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Page 1 of 6, showing 10 records out of 59 total, starting on record 1, ending on 10

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Title | Creator | Date Made Visible | None

James Naismith and Forrest Claire (Phog) Allen

D'Ambra, Duke

Photograph of Dr. James Naismith and Forrest Claire (Phog) Allen holding a basketball at the University of Kansas, Lawrence, Kansas.

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Resolution of the Kansas and Nebraska Annual Conference

This copy of a resolution, drafted by the Kansas and Nebraska Annual Conference of Omaha City, Nebraska Territory, resolved to approve the efforts of the Trustees of Bluemont Cental College in Manhattan, Kansas Territory, to "erect a noble college edifice" and to support Isaac Goodnow's continuation as Agent.

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Franklin D. Murphy and Dean J.A. Nelson

A black and white photograph of Franklin D. Murphy the chancellor elect of the University of Kansas with acting chancellor Dean J. A. Nelson. Murphy served as the ninth chancellor of the University of Kansas from 1951 to 1960, before becoming the chancellor of the University of California at Los Angeles in 1960.

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Menninger Family Therapy Training Program for Community Practitioners in Topeka, Kansas

This photograph is of the first graduating class of the two year Family therapy Training Program for Community Practitioners at the Menninger Foundation, Topeka, Kansas. It shows the faculty and graduates.

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John Wesley Horner

Stephenson

This cabinet card shows John Wesley Horner, (1834-1874). A veteran of the Civil War, he served as colonel of the 18th Michigan Infantry before becoming the fifth President of Baker University in Baldwin, Kansas, (1866-1867). Within a year of his presidency, he left Baker to pursue a career as a newspaper publisher. On January 6, 1869, Horner and A. S. Cory founded the Chetopa Advance, the second newspaper, in Labette County, Kansas. He held the positions of editor and publisher until he sold the business, in 1873, to L. J. Van Landingham. On August 16, 1874, Horner passed away at the age of forty during a stay at the Kansas Insane Asylum. He was later buried on the grounds of the asylum. The photograph was taken in Ypsilanti, Michigan.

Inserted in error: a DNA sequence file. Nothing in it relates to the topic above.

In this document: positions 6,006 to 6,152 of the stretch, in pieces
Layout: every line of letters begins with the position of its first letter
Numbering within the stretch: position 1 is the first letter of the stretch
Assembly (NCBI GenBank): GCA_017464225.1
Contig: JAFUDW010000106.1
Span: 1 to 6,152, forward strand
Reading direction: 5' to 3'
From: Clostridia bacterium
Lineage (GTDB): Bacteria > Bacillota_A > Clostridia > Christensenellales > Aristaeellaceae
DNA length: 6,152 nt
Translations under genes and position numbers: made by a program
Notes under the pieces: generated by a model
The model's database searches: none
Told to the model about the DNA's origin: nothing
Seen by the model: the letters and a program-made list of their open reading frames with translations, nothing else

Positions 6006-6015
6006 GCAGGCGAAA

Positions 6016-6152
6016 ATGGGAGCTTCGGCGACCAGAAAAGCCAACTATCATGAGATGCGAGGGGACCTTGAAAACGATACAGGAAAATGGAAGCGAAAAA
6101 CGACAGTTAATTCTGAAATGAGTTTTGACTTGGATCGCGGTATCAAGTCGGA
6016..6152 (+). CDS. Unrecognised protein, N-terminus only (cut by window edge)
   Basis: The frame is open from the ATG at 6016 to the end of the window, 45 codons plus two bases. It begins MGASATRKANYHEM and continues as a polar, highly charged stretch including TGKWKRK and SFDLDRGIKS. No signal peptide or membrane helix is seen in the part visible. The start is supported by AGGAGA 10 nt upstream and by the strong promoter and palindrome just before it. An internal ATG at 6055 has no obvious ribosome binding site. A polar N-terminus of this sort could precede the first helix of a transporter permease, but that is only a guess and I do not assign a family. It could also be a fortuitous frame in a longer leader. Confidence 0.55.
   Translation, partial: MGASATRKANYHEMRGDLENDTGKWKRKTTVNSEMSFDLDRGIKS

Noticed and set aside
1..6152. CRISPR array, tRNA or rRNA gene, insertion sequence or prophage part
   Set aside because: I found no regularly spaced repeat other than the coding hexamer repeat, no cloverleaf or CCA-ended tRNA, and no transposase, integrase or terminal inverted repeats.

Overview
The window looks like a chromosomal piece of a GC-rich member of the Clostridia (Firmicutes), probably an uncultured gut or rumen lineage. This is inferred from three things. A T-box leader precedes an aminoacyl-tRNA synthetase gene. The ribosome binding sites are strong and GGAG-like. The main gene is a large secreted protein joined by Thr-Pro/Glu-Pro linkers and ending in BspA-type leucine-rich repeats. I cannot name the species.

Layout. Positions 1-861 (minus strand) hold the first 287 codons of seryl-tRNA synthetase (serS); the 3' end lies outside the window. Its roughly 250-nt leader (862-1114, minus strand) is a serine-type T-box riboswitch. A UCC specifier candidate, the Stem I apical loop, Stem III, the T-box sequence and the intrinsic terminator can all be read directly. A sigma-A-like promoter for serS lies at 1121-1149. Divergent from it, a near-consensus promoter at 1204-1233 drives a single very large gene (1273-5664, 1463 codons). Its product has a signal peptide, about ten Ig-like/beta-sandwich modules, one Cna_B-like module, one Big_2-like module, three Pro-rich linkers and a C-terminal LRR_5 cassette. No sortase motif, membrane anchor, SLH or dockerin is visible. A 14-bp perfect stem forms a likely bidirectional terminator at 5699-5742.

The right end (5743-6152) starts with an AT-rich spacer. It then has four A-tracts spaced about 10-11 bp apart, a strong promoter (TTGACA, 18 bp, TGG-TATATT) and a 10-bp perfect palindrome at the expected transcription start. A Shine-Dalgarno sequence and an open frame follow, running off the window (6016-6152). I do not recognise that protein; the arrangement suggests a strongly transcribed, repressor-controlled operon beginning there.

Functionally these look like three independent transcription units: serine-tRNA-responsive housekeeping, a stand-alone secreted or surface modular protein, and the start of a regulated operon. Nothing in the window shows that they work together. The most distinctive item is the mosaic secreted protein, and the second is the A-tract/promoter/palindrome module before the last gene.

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T. M. Eddy to the Officers of _____ R.R.

Eddy, T.M.

This letter written by T. M. Eddy, is an example of many letters of introduction written on the behalf of Isaac Goodnow. Goodnow, recently emigrated to Kansas Territory, was traveling extensively in the East in order to raise money for the construction of a new college in Manhattan. He succeeded in founding Bluemont College, which was a precursor to Kansas State University. Letters like these would have increased Goodnow's credibility when meeting new potential investors.

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Isaac Tichenor Goodnow to Quereau

Goodnow, Isaac T. (Isaac Tichenor), 1814-1894

Isaac Goodnow wrote from Kansas Territory to a friend Quereau of New England. It appeared that Goodnow was growing tired of the hard -scrabble life in the Territory, which was "decidedly injurious" to his constitution. He also showed signs of discouragement regarding the founding of a college in K.T., resigned to the idea that "for the time to come little can be done educationally." Goodnow told Quereau that he was actively seeking a teaching job back in the States.

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Ernest Hiram Lindley